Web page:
August 1864: "If I cant have a horse to ride I wont work for Uncle Sam any more..."

By Joan Fink, volunteer

Letter from Flavel King Sheldon to [Silas and Anna Sheldon], 2 August 1864

Letter from Flavel King Sheldon to [Silas and Anna Sheldon], 2 August 1864

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    "Yesterday I was about half dead. Today I am just about half alive and the Capt is about as I was yesterday," writes Lieutenant Flavel King Sheldon in this 2 August 1864 letter to his parents. Sheldon, a member of the 37th Regiment Massachusetts Volunteer Infantry, describes the brutally hot conditions that he and his fellow soldiers endured while maneuvering in northern Virginia, and expresses his frustration with army leadership for sending all of the men of the Sixth Corps of the Army of the Potomac on fruitless campaigns in the scorching heat.

    Flavel King Sheldon was born on 12 December 1831 in Southampton, Massachusetts, to Silas and Anna King Sheldon. After completing his education, Sheldon worked on the family farm in Southampton. He married Eunice Clapp in 1852. Eunice died in 1861, leaving him a widower with two young sons, Francis (Frankie) and Herbert (Herbie). Sheldon mustered into service with the 37th Massachusetts in September 1862 with the rank of sergeant. He was promoted to lieutenant in June 1864 and was serving in that capacity when he wrote this letter home.

    In this letter, Sheldon gives a frank assessment of what he sees as a lack of military intelligence on the part of the Union generals. He notes that the leadership has no idea “which way to go” to find the Confederate forces (page 1). According to Sheldon, his corps is frequently ordered to get to a certain place to confront the rebel forces, but as soon as they arrive, they learn that the rebel troops have already left the area. Sheldon notes with frustration that on the day he writes this letter, the 37th was ordered at sunrise to commence a lengthy march. Then, while on a midday rations break, they received orders to march back to where they started that morning.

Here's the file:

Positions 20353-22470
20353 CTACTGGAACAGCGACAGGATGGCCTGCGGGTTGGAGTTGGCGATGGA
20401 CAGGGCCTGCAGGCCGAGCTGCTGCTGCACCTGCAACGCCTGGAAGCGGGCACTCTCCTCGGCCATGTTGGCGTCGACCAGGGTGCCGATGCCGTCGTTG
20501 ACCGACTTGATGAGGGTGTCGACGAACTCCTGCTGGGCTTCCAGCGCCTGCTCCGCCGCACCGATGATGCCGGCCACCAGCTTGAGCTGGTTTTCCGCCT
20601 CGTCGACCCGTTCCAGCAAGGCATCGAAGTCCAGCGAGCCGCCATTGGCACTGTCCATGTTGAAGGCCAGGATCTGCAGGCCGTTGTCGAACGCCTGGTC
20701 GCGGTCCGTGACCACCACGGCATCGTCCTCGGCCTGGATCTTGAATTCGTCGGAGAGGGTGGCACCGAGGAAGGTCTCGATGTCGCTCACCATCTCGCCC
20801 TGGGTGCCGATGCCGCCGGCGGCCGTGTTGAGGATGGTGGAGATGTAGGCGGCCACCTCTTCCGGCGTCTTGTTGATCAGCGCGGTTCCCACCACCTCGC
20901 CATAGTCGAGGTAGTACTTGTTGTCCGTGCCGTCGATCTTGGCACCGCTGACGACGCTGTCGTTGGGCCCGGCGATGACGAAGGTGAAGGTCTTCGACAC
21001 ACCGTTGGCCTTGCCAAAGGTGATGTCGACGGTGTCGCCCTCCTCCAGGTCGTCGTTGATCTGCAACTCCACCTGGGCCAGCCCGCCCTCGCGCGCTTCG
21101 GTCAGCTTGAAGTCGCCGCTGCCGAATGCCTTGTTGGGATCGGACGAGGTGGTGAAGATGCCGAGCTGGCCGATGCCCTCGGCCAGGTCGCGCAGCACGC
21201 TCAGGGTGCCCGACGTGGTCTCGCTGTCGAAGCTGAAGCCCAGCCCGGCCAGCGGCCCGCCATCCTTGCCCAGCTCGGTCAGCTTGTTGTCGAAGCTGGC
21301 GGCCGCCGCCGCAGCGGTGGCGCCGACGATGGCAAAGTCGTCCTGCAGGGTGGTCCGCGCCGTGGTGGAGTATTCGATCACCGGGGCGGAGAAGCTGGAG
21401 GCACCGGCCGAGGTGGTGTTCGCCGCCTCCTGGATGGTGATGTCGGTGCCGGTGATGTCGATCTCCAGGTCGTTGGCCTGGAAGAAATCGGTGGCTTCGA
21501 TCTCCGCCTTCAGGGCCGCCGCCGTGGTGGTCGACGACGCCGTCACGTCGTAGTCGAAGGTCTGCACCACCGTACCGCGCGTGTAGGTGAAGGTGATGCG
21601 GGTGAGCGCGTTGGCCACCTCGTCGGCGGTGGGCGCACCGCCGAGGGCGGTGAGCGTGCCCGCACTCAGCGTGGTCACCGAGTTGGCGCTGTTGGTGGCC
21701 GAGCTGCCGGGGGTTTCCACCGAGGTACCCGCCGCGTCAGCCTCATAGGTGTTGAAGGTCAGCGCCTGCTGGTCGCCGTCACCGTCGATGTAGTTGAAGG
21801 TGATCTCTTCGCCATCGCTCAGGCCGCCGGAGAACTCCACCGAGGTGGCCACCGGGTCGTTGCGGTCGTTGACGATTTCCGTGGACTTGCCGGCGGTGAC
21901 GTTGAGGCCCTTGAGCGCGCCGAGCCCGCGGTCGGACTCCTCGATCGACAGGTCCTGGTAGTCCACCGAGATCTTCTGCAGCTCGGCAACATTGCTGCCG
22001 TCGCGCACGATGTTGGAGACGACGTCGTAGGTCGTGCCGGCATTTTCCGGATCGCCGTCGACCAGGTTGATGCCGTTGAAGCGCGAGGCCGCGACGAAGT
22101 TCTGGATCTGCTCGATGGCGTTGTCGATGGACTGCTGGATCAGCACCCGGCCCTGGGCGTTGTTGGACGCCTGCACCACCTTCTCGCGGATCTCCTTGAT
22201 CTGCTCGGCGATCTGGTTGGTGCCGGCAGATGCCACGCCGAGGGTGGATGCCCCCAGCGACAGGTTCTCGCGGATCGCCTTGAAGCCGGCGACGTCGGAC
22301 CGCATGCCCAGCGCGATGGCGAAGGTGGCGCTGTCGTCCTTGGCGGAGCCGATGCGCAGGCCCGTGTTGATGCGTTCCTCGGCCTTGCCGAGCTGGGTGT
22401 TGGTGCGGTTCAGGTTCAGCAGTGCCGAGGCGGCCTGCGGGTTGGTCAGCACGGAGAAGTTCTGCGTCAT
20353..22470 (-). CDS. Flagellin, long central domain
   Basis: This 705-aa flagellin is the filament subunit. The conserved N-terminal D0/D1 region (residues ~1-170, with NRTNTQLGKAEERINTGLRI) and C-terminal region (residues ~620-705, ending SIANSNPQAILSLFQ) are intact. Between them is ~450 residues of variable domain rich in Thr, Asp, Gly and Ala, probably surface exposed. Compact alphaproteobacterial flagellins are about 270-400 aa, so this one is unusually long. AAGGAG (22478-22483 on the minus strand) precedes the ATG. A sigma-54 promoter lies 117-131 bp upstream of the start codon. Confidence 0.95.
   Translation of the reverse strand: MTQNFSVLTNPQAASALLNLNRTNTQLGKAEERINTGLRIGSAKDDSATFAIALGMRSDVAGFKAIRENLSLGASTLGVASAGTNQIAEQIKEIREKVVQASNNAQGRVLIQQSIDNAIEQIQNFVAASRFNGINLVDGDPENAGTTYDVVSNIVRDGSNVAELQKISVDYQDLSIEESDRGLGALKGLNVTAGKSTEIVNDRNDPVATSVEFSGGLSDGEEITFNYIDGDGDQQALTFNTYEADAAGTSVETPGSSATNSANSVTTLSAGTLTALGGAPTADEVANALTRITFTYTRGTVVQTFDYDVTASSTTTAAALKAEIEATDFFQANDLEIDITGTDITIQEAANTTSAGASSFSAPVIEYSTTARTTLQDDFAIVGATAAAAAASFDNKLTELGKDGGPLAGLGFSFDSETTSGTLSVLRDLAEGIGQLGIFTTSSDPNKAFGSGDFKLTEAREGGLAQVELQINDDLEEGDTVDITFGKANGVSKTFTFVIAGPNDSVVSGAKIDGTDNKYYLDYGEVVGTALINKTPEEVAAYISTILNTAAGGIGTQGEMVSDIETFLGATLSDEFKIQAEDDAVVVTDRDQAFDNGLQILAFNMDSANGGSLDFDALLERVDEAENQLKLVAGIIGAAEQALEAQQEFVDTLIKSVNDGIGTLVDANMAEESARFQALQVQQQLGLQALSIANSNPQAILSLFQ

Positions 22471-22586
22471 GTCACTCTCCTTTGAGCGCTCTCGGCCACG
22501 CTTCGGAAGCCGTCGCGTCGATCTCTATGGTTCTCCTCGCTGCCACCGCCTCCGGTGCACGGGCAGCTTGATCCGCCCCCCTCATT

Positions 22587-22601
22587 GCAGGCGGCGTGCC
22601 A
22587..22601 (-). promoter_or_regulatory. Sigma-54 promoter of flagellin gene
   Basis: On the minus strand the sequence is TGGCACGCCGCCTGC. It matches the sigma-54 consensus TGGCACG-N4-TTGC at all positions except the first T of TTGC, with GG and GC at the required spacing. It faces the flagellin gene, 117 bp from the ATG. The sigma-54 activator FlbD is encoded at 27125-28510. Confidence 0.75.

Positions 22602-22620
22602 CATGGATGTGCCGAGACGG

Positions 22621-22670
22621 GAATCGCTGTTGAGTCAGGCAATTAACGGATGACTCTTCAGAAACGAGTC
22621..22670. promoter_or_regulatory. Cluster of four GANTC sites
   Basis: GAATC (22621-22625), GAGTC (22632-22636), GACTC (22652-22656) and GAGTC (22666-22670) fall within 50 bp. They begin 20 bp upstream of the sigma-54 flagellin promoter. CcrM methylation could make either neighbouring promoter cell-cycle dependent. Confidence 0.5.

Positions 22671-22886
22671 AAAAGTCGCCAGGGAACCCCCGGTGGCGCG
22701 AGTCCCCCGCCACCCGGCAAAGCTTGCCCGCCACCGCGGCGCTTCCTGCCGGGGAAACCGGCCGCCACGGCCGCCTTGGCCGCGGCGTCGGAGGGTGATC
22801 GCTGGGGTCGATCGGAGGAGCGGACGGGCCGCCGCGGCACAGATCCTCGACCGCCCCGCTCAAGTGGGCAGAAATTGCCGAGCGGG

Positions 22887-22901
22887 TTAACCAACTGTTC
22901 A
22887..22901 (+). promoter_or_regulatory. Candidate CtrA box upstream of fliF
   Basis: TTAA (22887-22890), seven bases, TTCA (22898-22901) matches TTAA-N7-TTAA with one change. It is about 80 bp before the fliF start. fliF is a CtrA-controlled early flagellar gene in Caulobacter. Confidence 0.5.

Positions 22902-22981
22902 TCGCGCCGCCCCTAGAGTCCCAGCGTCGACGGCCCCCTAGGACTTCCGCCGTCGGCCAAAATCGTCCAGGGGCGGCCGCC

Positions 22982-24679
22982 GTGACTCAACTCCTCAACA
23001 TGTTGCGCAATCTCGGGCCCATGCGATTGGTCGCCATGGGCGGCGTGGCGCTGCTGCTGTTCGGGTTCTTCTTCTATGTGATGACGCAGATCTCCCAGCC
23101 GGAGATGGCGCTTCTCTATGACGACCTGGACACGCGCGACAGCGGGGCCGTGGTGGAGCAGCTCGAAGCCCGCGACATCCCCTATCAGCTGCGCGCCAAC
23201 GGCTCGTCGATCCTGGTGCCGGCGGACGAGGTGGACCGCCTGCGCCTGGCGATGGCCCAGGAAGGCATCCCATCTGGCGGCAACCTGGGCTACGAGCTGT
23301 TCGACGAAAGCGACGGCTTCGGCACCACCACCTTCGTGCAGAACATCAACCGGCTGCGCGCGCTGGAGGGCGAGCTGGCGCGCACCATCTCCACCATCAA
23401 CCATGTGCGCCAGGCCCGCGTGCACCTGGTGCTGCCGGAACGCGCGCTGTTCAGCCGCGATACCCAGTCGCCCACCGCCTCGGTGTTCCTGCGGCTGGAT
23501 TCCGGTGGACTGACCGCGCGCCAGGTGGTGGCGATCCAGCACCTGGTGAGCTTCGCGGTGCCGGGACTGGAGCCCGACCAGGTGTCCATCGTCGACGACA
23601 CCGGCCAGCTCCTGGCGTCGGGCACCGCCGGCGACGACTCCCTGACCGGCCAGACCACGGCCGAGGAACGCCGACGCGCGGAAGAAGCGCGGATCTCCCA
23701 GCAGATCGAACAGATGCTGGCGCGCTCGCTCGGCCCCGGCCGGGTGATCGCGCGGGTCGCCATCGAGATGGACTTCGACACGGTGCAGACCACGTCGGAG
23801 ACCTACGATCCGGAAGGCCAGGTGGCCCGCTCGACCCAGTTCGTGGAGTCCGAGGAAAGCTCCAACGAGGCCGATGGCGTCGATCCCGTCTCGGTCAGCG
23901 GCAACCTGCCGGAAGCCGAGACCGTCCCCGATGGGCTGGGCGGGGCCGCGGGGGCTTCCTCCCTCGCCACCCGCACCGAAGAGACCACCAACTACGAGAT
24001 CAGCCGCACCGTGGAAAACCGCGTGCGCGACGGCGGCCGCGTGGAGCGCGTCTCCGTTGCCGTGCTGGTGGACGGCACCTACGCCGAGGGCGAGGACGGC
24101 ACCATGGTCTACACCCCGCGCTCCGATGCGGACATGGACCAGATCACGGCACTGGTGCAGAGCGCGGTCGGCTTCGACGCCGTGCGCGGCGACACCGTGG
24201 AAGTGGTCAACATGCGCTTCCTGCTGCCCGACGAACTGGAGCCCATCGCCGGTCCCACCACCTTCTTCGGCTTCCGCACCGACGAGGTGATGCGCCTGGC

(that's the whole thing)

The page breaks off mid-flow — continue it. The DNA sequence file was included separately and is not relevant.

Sheldon relates the tragic death toll that marching in the extreme heat of late July and early August in Maryland and Virginia has extracted. He recounts that in one day “there was one third of the men sun stroke” and that between sixty and seventy men died (page 2). He mentions Augustus P. Bates, a soldier from his own regiment, who did not “come in” with the rest of the men that day. Military records show that Bates recovered and returned to the regiment, remaining there until the end of the war.

    Sheldon questions the veracity of the rumor that the “Johnies burnt Chambersburg to the ground” (page 3), but that account turns out to be true. On 30 July 1864, Confederate General John McCausland ordered his troops to burn the entire town of Chambersburg, Pennsylvania, including the majority of the private residences. While Chambersburg has the dubious distinction of being the only Northern town totally destroyed by Confederate forces, its destruction gave the Union forces increased motivation to achieve military victory in the war.

    Displaying a lively sense of humor, Sheldon writes that “if I live to get out of this, you will never catch me carrying a knapsack again. I shall know where to enlist next time. If I can’t have a horse to ride I won’t work for Uncle Sam any more after my three years are up“ (page 4). He then tells his parents that if his young sons have any inclination towards becoming soldiers someday, they need to be encouraged to learn to ride horses since the cavalry does not have to march in the blistering heat.

    Sheldon was wounded on 2 April 1865 during an assault on Petersburg, Virginia. According to family lore Sheldon was shot through the hand and the bullet continued through and hit him in the chest, although his hand sufficiently slowed the trajectory of the bullet to prevent a fatal injury. The bullet then fell down through his clothes and was found in his boot. Sheldon is said to have kept the bullet as a souvenir and passed it down to his son Frank. Sheldon mustered out of service on 17 June 1865, receiving a discharge for disability.

    After the war, Sheldon returned to Southampton, Massachusetts. He married his second wife Adella Brown in 1866 and they had a daughter, Grace. Sheldon devoted himself to farming and raising cattle. In 1884 he was elected to represent Hampshire County in the Massachusetts General Court. Sheldon died in Southampton on 24 November 1909 at the age of 77.

    Sources for Further Reading

    The featured letter is one of dozens of Civil War era letters from Flavel King Sheldon to his parents contained in the Flavel King Sheldon papers. In addition to offering a glimpse of camp life, Sheldon provides descriptions of his own involvement in the Mud March in January 1863, as well as the battles at Fredericksburg, Gettysburg, Cold Harbor, and Petersburg.